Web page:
The Archimedes Palimpsest is a parchment codex palimpsest, which originally was a 10th-century Byzantine copy of an otherwise unknown work of Archimedes of Syracuse and other authors. It was overwritten with Christian religious text by 13th-century monks. The manuscript currently belongs to an American private collector.
The transcriptions of the book were digitally encoded using the Text Encoding Initiative guidelines, and metadata for the images and transcriptions included identification and cataloging information based on Dublin Core Metadata Elements. The metadata and data were managed by Doug Emery of Emery IT.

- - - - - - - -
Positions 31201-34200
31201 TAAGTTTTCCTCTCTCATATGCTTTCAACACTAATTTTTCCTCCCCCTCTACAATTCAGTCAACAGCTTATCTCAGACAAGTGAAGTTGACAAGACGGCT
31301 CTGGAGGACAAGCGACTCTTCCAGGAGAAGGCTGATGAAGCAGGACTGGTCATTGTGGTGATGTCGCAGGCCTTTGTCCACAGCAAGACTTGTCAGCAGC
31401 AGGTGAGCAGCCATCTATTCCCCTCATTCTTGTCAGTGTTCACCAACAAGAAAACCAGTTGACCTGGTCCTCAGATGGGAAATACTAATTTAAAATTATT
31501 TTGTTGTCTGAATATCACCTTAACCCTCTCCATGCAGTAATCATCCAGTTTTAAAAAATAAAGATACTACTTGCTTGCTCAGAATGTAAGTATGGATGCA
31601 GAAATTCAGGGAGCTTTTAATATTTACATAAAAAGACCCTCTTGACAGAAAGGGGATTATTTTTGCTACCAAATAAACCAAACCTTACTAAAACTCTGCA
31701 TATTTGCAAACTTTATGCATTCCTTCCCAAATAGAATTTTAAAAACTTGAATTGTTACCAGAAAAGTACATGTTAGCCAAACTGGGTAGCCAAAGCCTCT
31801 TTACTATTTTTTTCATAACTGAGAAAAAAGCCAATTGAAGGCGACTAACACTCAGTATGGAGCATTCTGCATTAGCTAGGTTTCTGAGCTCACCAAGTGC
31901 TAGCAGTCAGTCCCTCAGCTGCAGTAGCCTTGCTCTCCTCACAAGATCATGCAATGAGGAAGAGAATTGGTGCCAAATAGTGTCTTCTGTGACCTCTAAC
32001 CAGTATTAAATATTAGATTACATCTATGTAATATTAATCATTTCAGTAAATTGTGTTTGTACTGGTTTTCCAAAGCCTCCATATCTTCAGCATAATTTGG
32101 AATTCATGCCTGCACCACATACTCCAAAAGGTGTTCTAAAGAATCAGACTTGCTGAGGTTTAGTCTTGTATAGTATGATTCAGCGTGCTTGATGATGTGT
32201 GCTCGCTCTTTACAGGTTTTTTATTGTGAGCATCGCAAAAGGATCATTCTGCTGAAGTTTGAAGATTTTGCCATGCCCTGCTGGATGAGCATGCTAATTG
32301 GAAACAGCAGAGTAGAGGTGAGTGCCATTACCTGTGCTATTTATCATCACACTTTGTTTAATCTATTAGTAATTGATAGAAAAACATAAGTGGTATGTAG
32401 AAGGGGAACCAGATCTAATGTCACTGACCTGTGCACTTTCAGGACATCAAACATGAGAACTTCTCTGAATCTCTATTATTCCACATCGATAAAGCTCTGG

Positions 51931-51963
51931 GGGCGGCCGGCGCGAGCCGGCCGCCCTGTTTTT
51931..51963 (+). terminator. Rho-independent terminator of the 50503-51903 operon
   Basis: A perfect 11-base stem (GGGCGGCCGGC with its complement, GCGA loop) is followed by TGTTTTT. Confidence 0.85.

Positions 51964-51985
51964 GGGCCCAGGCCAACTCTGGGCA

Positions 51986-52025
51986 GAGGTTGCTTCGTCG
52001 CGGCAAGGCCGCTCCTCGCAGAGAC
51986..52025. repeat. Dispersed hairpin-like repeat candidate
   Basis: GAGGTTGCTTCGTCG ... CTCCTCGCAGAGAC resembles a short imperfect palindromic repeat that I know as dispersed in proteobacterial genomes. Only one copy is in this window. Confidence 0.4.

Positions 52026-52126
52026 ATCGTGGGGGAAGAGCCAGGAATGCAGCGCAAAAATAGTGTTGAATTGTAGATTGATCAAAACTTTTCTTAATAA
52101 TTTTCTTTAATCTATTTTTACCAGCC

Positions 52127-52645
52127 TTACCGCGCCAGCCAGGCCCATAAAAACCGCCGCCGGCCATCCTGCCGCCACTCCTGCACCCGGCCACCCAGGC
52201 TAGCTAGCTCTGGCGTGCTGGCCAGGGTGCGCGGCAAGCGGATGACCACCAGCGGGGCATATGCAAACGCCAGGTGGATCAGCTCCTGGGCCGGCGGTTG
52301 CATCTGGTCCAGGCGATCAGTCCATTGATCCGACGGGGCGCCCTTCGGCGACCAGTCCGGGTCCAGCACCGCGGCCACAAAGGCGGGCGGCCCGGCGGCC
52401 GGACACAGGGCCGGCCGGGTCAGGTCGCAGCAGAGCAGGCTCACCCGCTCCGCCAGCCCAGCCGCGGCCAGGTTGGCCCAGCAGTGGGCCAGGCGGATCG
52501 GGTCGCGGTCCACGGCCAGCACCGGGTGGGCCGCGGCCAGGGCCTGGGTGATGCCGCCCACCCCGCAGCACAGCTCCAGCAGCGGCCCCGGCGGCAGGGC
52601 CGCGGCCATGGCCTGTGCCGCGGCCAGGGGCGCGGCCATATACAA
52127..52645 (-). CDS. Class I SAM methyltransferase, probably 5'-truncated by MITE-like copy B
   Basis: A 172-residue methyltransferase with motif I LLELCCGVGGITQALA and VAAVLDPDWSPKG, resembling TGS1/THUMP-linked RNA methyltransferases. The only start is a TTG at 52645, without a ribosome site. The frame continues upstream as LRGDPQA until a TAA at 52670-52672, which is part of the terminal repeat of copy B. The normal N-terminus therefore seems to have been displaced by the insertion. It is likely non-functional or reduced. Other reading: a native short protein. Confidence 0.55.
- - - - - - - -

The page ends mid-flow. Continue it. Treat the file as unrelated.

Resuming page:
On October 29, 2008, (the tenth anniversary of the purchase of the palimpsest at auction) all data, including images and transcriptions, were hosted on the Digital Palimpsest Web Page for free use under a Creative Commons License, and processed images of the palimpsest in original page order were posted as a Google Book. In late 2011, it was the subject of the Walters Art Museum exhibit "Lost and Found: The Secrets of Archimedes". In 2015, in an experiment into the preservation of digital data, Swiss scientists encoded text from the Archimedes Palimpsest into DNA
More information, including the history and analysis of the document, on the Wikipedia page 
The Nova project page, with a timeline of the manuscript, is